Depends on your perspective, If I grew up in the middle of nebraska I would be hard pressed to say otherwise. (I use nebraska rather than kansas, because I've been there, I don't want to make statements about things about which I am completely uninformed.)

    As far as my wish for a small tornado, it would only have to hit one building... I have nothing against the state of Kansas as a whole, or as a land mass, just that this would be an expedient way to temporarily end the argument, and cause a whole new one in the process.

    (i.e. was the tornado a sign from above, or just a natural occurance of nature...(hey, redundancy!))

    long way of saying "it was a joke"

    And true, at one point, people thought the earth was flat, then we learned more. then it was round, but still the center of the universe. then we learned more. (though it was recently pointed out to me that given the nature of being in an expanding universe, every point is the point of origin. everything is expanding away from you.) then we were part of a solar system, then we were a part of a galaxy, then part of a universe.

    the nice thing about science, is that it tends not to regress.
  • Re:Wrong (Score:2, Interesting)

    by Nothing Special (700074) on Friday May 06, 2005 @03:30PM (#12455470)
    Ah. Good point. Here's food for thought. Say we developed a new bacterial life form to terraform a planet. Then we destroyed ourselves, but hundreds of millions of years later the bacteria evolved to a level of intellegence.

    Would the correct reason for the beginning of life on the planet be considered "natural" or super-natural"?

    Ah, but would the process that allowed them to exceed their designed purpose (terraforming) and acquire sentience be evolution? because, if we didn't plan on them becoming more than little terraformers it can't be ID. It goes back to the most sacred of all evolutionary statments, "There was variation in the population." by chance, a trait changes. does the trait increase survivability? If Yes, then reinforce trait through successive generations. If no, then the trait dies out. For your terraformers to become intelligent doesn't mean we intended it.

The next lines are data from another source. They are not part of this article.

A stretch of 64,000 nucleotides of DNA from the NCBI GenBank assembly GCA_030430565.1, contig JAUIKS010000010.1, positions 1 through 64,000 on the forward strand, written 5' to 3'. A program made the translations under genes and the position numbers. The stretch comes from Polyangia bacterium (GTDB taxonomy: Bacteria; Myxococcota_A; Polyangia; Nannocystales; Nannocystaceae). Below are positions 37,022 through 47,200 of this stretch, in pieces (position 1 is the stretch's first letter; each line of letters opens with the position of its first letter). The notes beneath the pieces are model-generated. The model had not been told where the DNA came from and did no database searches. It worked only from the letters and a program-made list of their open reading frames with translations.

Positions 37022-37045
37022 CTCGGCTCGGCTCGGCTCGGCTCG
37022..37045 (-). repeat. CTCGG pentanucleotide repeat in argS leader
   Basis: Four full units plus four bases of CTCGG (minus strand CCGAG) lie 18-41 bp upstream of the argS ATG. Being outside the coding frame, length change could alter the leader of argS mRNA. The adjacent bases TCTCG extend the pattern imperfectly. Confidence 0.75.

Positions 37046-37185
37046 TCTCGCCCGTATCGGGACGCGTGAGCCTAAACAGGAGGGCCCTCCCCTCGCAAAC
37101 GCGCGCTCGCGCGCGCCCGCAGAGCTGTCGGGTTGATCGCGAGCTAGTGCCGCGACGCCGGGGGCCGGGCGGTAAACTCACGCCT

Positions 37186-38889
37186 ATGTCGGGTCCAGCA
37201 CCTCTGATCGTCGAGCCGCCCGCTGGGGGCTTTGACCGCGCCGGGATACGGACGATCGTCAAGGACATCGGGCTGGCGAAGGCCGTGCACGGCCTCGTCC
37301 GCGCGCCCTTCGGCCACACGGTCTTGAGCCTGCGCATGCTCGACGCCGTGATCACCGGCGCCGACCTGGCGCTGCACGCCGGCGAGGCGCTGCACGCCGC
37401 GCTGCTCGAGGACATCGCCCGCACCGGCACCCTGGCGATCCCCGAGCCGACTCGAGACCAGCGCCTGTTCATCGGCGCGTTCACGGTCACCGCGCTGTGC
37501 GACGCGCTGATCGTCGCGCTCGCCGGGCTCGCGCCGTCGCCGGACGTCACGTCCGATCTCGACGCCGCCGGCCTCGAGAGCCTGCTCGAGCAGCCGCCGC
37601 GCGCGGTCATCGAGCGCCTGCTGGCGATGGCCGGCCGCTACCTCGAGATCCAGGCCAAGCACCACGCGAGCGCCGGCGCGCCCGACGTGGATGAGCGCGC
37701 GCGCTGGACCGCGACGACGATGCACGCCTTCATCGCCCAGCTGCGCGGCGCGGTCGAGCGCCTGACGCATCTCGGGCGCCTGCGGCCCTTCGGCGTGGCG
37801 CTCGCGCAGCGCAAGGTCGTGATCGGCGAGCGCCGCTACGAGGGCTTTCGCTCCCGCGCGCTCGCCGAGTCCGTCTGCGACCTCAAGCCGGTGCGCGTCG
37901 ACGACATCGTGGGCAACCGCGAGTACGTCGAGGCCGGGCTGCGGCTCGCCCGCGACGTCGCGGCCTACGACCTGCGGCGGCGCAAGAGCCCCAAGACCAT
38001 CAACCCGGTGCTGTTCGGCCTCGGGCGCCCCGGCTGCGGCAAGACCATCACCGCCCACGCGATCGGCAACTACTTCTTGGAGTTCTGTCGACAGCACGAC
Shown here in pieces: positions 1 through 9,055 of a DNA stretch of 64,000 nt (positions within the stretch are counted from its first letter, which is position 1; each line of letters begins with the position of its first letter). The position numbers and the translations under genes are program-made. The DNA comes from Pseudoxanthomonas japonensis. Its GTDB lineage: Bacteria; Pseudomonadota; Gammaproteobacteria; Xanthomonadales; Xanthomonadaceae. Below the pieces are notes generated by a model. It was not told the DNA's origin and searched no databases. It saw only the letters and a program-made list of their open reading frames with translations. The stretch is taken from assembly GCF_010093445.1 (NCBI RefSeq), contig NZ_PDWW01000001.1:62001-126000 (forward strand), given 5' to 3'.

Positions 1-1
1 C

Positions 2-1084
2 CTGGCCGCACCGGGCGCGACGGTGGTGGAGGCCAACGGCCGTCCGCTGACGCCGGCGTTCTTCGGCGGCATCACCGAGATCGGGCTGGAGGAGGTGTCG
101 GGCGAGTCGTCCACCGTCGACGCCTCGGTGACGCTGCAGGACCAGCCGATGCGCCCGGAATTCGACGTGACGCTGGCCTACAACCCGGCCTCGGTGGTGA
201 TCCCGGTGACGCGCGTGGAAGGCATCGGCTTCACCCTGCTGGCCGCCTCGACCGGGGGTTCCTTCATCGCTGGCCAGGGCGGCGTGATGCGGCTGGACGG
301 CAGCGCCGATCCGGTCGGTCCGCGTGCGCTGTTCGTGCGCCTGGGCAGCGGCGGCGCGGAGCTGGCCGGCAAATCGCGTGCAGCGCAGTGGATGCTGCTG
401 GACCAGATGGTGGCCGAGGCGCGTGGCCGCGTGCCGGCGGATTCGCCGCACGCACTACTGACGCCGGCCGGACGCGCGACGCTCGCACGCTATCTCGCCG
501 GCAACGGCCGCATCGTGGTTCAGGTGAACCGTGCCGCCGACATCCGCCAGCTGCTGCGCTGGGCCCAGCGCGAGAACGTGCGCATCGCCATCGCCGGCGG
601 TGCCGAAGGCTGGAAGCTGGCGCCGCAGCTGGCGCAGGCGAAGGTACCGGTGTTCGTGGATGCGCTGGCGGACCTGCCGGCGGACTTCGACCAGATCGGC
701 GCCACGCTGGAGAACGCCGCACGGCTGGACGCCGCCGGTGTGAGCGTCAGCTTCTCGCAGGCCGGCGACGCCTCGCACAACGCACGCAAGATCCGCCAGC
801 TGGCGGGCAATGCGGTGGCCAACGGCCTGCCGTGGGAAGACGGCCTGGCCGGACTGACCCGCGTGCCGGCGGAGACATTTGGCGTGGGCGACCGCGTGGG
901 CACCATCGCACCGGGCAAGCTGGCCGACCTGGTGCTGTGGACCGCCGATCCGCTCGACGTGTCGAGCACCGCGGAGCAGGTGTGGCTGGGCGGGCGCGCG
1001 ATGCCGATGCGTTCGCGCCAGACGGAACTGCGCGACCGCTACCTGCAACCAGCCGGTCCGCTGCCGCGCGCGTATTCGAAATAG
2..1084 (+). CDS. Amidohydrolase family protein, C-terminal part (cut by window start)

this only reinforces my belief that ID should not be taught along side evolution. they are two different things. look, even if we were designed to be humans, it seems that there was a long and craggy road up from primate to proto-human to human, that the fossil record (or, hard evidence) supports. We became what we are from something else, and that process is called evolution. To believe that god, spacemen or magic put us here requires faith...because they left no facts...and faith is not science.

  • by rjordan (640052) on Friday May 06, 2005 @03:46PM (#12455744)
    Time begins with the universe. There is no before. There is therefore no beginning. No eternity. No infinity. There is just what is, what has been and what will be. No beginning and no end because time doesn't need an end either. I know this seems confusing and threatening to some people, and it takes quite a lot of fundamental learning before you can understand why that is the case. But it is the case. And to gratuitously quote Wittgenstein, the world is all that is the case.
  • Re:Wrong (Score:3, Interesting)

    by richieb (3277) <richieb.gmail@com> on Friday May 06, 2005 @04:21PM (#12456274) Homepage Journal
    The real problem is people refuse to believe/understand evolution for whatever reason. They come up with supposed proofs for flaws in evolution that really don't prove anything. It's almost like trying to disprove 1 + 1 = 2. Evolution is so basic, so fundamental that you could never really disprove the concept of evolution.

    I agree with you 100%. The idea of natural selection is so simple, yet very powerful. There is even a book on this by Dennet "Darwin's Dangerous Idea".